It was in 1472, that Rao Bika established the city of Bikaner. Rao Bika was the second son of Maharaja Rao Jodha of the Rathor clan, the founder of Jodhpur city. He conquered the large arid lands to the northern region of Rajasthan to set up his domain. As the second son of Joda he had no chance of inheriting his father’s territory of Jodhpur or to the title of Maharaja. He, therefore, reconciled and decided to build his own kingdom at Bikaner at the place then called "Jungladesh". Bikaner, though a desert land of the Thar Desert, was considered an oasis on the trade route between Central Asia and the Gujarat coast since it had adequate spring water sources. Bika’s name was thus tagged to the Bikaner city as well as to the then state of Bikaner (“the settlement of Bika”) that he established. He built a fort in 1478, which is now ruins and 100 years later a new fort was built about 1.5 km from the city centre known as the Junagarh Fort. History of Bikaner and the fort within it thus start with Bika.

It was only about 100 years after Bika that Bikaner’s fortunes flourished under Raja Rai Singhji, the sixth ruler of Bikaner, who ruled from 1571 to 1611. During the Mughal Empire’s rule in the country, he accepted the suzerainty of the Mughals and held a high position of an army general in the court of Emperor Akbar and his son Emperor Jahangir. His successful war exploits by way of winning half of Mewar kingdom won him accolades and rewards from the Mughal emperors. He was gifted the jagirs (lands) of Gujarat and Burhanpur. With the large revenue earned from these jagirs, he built the Junagarh fort on a plain land, which has an average elevation of 760 feet (230 m). He was an expert in arts and architecture and the knowledge that he acquired during his several sojourns to several countries are amply reflected in the numerous monuments he built in the Junagarh fort.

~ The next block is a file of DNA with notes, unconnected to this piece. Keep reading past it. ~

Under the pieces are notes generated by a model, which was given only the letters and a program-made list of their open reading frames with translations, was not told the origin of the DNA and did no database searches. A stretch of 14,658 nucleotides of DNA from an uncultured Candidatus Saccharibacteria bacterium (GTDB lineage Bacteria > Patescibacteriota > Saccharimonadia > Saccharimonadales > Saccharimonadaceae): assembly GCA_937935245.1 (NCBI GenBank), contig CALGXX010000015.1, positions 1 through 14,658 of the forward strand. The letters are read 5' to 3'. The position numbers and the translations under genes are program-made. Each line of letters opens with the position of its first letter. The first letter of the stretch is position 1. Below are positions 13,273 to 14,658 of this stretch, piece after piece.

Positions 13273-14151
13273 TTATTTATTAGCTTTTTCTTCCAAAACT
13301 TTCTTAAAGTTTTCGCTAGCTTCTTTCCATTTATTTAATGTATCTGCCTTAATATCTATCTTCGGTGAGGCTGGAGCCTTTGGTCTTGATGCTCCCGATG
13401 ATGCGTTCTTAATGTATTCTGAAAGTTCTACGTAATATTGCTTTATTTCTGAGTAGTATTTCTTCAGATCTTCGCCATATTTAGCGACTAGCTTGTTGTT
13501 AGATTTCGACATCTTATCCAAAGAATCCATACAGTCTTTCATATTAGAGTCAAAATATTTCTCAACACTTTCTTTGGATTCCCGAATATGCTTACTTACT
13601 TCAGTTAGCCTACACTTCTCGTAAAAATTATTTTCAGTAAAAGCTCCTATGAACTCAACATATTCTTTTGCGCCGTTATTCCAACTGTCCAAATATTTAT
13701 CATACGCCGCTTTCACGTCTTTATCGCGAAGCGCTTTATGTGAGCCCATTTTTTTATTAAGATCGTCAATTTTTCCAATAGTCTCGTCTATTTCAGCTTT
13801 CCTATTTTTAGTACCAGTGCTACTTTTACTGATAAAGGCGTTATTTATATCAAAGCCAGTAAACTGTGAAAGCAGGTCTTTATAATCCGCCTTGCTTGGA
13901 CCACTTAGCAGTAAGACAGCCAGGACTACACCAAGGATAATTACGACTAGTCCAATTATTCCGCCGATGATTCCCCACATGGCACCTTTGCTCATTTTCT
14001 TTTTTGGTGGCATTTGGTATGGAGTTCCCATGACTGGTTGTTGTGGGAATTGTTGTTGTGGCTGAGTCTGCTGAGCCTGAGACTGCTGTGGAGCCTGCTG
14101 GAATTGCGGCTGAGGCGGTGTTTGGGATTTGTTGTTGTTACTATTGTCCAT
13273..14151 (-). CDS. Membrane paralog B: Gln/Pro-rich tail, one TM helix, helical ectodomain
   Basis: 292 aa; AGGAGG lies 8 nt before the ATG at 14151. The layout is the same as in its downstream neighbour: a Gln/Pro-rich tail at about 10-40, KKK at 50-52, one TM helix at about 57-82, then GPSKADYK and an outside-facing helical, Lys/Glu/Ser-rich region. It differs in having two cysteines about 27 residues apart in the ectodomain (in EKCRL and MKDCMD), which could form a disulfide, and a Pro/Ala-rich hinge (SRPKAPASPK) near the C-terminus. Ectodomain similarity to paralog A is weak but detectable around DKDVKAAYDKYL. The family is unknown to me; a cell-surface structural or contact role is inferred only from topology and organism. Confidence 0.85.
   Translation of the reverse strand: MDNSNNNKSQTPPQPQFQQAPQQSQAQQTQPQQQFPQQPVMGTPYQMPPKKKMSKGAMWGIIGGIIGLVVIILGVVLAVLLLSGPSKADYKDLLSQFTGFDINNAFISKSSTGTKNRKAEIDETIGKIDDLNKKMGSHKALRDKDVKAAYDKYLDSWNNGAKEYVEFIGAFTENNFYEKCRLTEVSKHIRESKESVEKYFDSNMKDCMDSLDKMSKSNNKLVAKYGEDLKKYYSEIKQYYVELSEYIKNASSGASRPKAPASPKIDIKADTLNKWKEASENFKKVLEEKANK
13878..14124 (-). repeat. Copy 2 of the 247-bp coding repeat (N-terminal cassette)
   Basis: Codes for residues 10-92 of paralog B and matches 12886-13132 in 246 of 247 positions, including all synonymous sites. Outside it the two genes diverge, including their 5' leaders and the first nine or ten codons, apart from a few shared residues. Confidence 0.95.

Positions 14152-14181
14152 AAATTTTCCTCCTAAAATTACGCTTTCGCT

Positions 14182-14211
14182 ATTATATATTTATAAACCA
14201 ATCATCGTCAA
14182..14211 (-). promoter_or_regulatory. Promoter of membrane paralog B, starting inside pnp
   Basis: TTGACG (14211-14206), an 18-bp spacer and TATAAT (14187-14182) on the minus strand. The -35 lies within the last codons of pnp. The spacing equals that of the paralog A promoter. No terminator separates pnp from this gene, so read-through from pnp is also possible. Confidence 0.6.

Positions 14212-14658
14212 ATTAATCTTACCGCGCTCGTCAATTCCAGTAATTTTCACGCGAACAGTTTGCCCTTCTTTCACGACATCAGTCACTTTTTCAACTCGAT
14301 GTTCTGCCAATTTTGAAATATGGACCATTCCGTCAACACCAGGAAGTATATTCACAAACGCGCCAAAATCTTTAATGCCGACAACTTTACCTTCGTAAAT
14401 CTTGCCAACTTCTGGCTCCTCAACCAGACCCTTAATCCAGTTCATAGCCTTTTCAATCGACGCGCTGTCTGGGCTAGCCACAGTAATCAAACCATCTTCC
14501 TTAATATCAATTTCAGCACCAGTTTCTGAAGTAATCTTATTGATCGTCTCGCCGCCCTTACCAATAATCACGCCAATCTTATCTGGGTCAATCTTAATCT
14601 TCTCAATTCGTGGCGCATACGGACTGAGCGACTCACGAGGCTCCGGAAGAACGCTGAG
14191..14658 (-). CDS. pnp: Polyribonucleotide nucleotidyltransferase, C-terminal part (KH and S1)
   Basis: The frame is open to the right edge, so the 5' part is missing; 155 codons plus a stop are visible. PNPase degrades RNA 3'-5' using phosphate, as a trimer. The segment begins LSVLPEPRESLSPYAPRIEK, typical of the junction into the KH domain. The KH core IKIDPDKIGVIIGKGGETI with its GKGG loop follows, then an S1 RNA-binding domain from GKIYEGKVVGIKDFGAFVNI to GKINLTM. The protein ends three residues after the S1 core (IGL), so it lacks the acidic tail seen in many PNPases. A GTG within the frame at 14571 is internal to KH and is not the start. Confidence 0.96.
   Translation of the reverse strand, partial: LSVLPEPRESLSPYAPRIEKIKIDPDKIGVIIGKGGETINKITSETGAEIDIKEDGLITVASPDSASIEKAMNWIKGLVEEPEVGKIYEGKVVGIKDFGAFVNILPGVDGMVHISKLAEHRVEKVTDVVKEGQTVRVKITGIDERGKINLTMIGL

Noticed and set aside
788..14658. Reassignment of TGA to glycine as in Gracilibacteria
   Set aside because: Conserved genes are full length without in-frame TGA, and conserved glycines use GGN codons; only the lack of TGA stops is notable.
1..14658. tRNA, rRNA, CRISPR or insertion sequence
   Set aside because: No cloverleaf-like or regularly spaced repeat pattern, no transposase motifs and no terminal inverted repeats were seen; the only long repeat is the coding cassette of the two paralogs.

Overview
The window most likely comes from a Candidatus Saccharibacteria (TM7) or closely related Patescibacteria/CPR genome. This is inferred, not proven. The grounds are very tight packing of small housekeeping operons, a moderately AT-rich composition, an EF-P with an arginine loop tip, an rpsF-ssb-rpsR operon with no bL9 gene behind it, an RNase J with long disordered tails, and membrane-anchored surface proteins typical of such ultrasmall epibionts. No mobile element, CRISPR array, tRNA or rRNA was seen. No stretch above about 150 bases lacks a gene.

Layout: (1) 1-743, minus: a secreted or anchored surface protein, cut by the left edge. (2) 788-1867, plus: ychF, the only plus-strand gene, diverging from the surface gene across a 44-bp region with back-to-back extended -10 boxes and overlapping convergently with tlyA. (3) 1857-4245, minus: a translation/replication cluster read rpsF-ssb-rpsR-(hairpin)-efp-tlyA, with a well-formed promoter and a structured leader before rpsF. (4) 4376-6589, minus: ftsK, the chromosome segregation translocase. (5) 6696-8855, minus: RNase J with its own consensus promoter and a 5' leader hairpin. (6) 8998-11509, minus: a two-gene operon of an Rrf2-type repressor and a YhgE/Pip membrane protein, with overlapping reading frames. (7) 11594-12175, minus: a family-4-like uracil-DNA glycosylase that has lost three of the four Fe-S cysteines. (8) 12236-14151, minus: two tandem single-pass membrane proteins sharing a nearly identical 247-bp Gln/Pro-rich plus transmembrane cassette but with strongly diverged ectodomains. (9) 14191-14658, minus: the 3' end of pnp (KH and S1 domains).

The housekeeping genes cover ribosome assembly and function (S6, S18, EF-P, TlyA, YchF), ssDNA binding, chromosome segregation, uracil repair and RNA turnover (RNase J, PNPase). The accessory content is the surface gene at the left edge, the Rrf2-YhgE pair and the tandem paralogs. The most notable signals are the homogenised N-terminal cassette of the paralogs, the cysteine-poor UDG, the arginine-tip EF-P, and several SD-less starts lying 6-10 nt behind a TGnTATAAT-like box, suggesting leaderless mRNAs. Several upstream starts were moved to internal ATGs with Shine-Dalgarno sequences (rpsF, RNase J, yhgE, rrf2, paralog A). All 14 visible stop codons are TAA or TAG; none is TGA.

Karan Singh who ruled from 1631 to 1639, under the suzerainty of the Mughals, built the Karan Mahal palace. Later rulers added more floors and decorations to this Mahal. Anup Singh, who ruled from 1669–98, made substantial additions to the fort complex, with new palaces and the Zenana quarter (royal dwelling for females). He refurbished the Karan Mahal with a Diwan-i-Am (public audience hall) and called it the Anup Mahal. Gaj Singh who ruled from 1746 to 1787 refurbished the Chandra Mahal (the Moon palace). Following him, Surat Singh ruled from 1787 to 1828 and he lavishly decorated the audience hall (see picture in info box) with glass and lively paintwork. Dungar Singh who reigned from 1872 to 1887 built the Badal Mahal (the weather palace) named so in view of a painting of falling rain and clouds (a rare event in arid Bikaner). Ganga Singh who ruled from 1887 to 1943 built the Ganga Niwas Palace, which has towers at the entrance patio. This palace was designed by Sir Samuel Swinton Jacob. Ganga Singh’s son Sadul Singh succeeded his father in 1943 but acceded to the Union of India in 1949. He died in 1950.